Minister Ava Muhammad
Photos: Oscar Muhammad

HARVEY, Ill. ( – What is wrong with the Black community? This is the question that Minister Ava Muhammad contended with during her invigorating keynote lecture May 13 of the Mother’s Day Luncheon hosted by the Southsuburban Study Group here.

“It is disintegrating, sinking, because it lacks the union of the masculine and the feminine in our quest for oneness of God,” she answered, a union that is reflected in the male and female variations of the Divine Attributes of Allah. “You have an ‘Ali’ and you have an ‘Aaliyah.’ This indicates that the primal ideas in the mind of God are not just male,” she told the gathering of over 200 people, adding that, “We cannot ignore our need for union and think that we are going to attain oneness with God.”

Min. Ava, a national spokesperson for the Honorable Minister Louis Farrakhan, is also a practicing attorney and author. The married mother of two drove with her family 12 hours from their home in Atlanta to accept the invitation from Minister Karriem Muhammad to address the luncheon, and satisfy, as he said, “a hunger to hear” her.


Acknowledging the hard work of the Believers in the study group, in particular key organizer Diana Muhammad, Min. Karriem urged everyone present to reconnect with their mothers. “We are here to help Minister Farrakhan build this nation, a nation of God-fearing men and women,” he said. “We are here for the mothers in the room but also for the mothers that are lost, the mothers in the street, the mothers who do not know their own selves and their families.”

In his introduction of Min. Ava, Min. Karriem played the tape of words of introduction by Minister Farrakhan when he installed her as the Southern Regional Minister based in Muhammad’s Mosque No. 15 in Atlanta, making history as the first female to head a mosque in the entire Muslim world.

“When I met her she was a prosecutor, then she became a defense attorney. She was fighting cancer but overcame that,” Minister Farrakhan’s words echoed through the speakers. “She is a Sister that knows more of my teaching than more of the men. Ava is different from the men. Ava was humble. Ava has been one of my best students since I have been teaching. As a student of the Word, she is not ashamed to say Minister Farrakhan dictated this to me.”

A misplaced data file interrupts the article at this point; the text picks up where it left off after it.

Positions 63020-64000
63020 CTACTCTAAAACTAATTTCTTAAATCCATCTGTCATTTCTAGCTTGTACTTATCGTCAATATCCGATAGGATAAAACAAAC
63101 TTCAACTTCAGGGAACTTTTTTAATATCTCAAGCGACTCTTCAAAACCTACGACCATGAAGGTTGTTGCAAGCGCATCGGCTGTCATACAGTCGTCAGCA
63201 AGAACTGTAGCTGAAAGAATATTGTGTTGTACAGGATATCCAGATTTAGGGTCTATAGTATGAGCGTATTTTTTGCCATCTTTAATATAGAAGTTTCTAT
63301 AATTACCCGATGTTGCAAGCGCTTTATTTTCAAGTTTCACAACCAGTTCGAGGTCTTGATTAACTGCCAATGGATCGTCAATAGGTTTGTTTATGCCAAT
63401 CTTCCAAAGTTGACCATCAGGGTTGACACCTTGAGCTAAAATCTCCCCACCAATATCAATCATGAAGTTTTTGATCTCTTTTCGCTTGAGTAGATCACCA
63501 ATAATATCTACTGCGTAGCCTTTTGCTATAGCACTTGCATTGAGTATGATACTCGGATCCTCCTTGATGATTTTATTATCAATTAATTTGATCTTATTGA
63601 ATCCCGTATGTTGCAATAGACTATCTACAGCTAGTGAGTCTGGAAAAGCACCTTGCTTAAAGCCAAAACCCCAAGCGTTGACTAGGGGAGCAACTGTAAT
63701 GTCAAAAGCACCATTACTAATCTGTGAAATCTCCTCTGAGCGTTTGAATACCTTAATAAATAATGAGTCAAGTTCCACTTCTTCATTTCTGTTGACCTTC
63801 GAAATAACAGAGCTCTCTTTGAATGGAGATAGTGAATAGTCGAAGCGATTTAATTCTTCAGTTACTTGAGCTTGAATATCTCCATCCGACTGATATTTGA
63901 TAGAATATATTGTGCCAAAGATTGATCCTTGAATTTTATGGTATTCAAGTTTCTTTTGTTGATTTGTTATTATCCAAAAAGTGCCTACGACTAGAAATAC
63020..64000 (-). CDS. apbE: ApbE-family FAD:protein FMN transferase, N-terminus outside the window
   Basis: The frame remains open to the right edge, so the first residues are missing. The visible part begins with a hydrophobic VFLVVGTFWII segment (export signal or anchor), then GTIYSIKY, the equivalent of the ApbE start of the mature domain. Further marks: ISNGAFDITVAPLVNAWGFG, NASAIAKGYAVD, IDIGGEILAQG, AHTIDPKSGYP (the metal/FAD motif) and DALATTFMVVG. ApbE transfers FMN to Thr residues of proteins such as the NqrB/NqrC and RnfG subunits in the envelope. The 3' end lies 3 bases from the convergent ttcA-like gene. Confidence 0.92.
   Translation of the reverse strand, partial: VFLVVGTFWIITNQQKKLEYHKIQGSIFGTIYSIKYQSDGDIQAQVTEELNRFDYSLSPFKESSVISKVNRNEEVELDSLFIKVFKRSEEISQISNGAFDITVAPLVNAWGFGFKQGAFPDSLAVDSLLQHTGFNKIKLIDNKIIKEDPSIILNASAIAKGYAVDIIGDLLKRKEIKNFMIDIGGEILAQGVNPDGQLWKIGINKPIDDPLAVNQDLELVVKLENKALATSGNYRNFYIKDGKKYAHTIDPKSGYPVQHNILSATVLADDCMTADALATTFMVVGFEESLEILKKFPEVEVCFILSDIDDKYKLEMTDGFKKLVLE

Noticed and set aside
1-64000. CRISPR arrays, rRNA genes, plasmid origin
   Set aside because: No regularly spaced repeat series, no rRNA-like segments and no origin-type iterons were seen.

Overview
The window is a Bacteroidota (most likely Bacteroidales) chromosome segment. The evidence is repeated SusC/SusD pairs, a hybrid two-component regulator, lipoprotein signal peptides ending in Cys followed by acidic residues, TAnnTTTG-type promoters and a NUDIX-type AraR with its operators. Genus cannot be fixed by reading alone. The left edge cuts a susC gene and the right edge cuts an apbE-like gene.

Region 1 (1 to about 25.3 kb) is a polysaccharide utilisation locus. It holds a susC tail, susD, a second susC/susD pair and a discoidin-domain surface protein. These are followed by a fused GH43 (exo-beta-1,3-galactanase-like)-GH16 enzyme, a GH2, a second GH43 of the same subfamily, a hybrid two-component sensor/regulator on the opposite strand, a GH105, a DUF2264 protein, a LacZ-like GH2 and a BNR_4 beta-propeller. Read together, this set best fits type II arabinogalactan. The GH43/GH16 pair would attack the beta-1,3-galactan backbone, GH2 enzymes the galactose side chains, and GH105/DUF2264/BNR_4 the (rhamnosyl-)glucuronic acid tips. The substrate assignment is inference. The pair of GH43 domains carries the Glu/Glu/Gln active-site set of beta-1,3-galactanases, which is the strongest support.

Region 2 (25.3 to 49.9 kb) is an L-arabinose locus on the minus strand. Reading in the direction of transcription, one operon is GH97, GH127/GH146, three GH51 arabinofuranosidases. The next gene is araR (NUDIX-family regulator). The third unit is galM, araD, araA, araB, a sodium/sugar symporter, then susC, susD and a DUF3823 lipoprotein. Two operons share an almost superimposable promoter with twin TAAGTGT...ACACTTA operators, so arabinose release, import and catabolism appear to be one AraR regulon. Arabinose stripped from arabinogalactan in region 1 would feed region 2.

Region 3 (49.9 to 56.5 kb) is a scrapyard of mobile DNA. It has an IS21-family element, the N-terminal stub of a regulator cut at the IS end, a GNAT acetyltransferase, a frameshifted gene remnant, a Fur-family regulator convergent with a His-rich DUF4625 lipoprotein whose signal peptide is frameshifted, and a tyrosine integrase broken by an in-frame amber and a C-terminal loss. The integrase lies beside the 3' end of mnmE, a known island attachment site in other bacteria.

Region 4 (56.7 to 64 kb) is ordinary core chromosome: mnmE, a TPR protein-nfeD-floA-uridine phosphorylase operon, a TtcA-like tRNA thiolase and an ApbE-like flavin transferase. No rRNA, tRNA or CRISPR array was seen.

This was evident throughout her lecture, which centered on the principles of union in marriage as noted in Biblical scripture when Jesus said a man shall leave the house of his mother and father to cleave unto his wife and shall become one flesh. Min. Ava explained that this principle of separation first, recreation second, can be taken on the level of nation-building, and quoted the Honorable Elijah Muhammad as saying, “It is more important to teach our people separation than prayer.”

In her prognosis of our communities, she outlined several factors of the death pervasive in our homes and families such as a “catastrophic breakdown of communication and complete disconnect with our purpose for living,” the lack of constant neighborly supervision and principled parental examples, random pregnancies, child abandonment and unhappy families resulting from poor decisions of sexual partners.

“We need a mature and scientific approach to successfully produce a man and woman who reflect God,” Min. Ava advised. “The harmonious blending of the male and female energy is essential to all life. This is absent in our community and that is why our community is dead. The women are in one corner and the men are in another corner and we are enemies of each other, while the children of our slave-masters are profiting from our enmity.”